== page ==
Thursday, October 7, 2010

Work trumps play every time

Imagine the scene: It's a warm afternoon in early October in Rome. Two girlfriends are walking through the Forum, and then the Palantine slowly in the gentle afternoon sun. Softly talking about Augustus and Livia - and the magnificence of the palaces that once were.

But it's not that simple. One's blackberry just keeps on buzzing. Beth, a corporate litigation partner at Wilson Sonsini, apologizes and says someone keeps contacting her and she needs to check. She checks. And then says she has to go back to the hotel to work on an urgent memo.

I ask "is it a client, or a partner?", and it turns out it is a partner who needs a piece of work completed that has been promised to a client- it just can't wait. Damn. We should learn to leave our smartphones behind; if we don't have them we cannot be contacted.

But that is the life we chose to live.

We hot foot down the curved steps of from the Palantine to Via di San Gregorio, flag down a cab in experienced New York style, zoom back to the hotel and separate until she's off the hook and done. Life on vacation as high powered silicon valley women - success comes at a price.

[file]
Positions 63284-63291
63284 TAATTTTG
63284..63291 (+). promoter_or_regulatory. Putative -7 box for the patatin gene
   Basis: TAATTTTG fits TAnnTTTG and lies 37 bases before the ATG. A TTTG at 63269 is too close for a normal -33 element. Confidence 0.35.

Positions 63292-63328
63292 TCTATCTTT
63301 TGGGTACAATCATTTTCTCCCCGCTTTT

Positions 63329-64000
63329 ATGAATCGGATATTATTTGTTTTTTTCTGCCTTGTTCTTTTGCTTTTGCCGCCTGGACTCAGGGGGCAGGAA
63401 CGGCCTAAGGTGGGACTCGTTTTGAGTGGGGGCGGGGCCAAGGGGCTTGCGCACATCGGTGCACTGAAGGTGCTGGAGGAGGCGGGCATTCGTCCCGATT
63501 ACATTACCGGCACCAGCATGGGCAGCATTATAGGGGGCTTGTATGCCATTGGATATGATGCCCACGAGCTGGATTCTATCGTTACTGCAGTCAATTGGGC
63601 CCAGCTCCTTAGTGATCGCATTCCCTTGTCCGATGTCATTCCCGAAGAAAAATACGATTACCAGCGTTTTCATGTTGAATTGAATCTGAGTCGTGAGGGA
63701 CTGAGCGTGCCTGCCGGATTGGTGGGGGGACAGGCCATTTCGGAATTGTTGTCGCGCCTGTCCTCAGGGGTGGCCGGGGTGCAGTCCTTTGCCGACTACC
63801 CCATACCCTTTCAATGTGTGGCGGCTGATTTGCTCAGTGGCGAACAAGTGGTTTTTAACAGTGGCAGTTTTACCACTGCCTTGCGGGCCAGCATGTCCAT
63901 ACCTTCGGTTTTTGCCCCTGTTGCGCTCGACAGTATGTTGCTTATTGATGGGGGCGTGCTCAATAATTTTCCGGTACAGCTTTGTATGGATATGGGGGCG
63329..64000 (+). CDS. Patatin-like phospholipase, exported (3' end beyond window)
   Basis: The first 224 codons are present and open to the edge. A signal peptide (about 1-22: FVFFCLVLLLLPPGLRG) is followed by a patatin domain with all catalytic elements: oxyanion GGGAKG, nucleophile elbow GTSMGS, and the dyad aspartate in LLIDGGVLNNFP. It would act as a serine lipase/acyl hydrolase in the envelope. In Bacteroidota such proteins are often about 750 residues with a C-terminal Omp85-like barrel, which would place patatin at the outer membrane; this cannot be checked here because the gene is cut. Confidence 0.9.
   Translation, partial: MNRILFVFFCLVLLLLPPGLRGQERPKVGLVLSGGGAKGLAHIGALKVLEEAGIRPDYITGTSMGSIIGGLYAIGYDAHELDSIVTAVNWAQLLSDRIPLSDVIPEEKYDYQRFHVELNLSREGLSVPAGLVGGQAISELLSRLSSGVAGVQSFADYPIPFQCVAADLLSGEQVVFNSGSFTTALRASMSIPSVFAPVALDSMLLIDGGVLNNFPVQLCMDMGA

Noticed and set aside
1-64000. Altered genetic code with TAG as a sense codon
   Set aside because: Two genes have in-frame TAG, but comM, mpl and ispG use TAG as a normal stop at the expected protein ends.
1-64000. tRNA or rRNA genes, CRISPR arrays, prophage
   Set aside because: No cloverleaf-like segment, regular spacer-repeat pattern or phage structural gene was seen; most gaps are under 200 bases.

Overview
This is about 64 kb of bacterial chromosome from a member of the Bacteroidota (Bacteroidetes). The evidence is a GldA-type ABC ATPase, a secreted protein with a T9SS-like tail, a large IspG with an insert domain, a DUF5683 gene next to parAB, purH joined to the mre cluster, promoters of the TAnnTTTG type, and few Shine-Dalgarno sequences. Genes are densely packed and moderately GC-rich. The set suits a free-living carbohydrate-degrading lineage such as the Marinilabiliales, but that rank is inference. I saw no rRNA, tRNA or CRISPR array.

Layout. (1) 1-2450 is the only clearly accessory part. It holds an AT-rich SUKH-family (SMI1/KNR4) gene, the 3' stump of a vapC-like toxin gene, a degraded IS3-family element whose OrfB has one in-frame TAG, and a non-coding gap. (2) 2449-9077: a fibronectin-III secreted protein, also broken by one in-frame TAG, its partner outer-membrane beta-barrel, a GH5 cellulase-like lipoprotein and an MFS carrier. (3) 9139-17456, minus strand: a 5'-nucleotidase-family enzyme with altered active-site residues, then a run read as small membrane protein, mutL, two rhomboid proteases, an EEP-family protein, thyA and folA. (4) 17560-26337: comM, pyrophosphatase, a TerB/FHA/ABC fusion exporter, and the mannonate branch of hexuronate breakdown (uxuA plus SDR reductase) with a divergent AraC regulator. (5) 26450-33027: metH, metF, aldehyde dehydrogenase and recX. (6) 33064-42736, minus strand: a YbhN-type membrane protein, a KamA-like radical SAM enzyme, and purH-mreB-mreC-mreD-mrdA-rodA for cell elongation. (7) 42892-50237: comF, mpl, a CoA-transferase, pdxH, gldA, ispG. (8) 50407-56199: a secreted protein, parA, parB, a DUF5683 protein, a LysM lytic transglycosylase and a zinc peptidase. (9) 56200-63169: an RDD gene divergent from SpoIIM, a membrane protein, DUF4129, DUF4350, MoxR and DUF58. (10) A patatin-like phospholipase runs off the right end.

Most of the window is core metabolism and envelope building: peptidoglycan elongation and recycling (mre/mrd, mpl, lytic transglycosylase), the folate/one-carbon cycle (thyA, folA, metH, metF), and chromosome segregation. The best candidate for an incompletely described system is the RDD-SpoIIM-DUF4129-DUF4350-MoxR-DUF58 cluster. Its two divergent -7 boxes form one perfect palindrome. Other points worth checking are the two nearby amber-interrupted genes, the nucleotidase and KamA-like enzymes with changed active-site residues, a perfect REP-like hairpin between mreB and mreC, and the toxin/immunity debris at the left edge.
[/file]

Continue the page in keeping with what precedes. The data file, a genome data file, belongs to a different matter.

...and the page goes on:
Juxtaposition of modern (1911 Victor Emmanuel monument), 1635 Santi Luce e Martina and the Curia, originally built in 52BC (but reconstructed after fire several times). Only in Rome do you find this depth of time in such close proximity.

Wednesday, October 6, 2010

Pazzo, ma non solo

Flying to Rome, tired and grimy, I notice a woman wearing a T shirt with "Boys play rock and roll" on the front. As an owner of the same black (very stylish) T shirt, I strike up a conversation about flying across the world to see a rock band.

I was utterly outclassed!

I love U2. I absorb their music through my skin, I dance to their rhythm, I wallow in their magic. And I go to 4-5 concerts each time they tour (like Milan last year). But to this woman from New Jersey I was just a light weight fan. She makes it to over a third of their concerts. Flying all over the world, especially in the States and Europe, to see them. She's 40, single, manic and fun, a rock n roll die hard.

Half asleep, standing at the baggage carousel waiting for my bags - she talked my ear off and I loved it. I woke up, laughed and envied her freedom. And at the concert last night I fantasized about following the band.

I would not be alone. Crazy, but not alone. I lost count of the number of U2 T shirts from all over the world I saw yesterday. Walking around the Colosseum, in bars, in churches, a wild juxtaposition of the ancient and modern.

Stay in my life, or become a groupie? Nah! Too much else to do. But they are fabulous.

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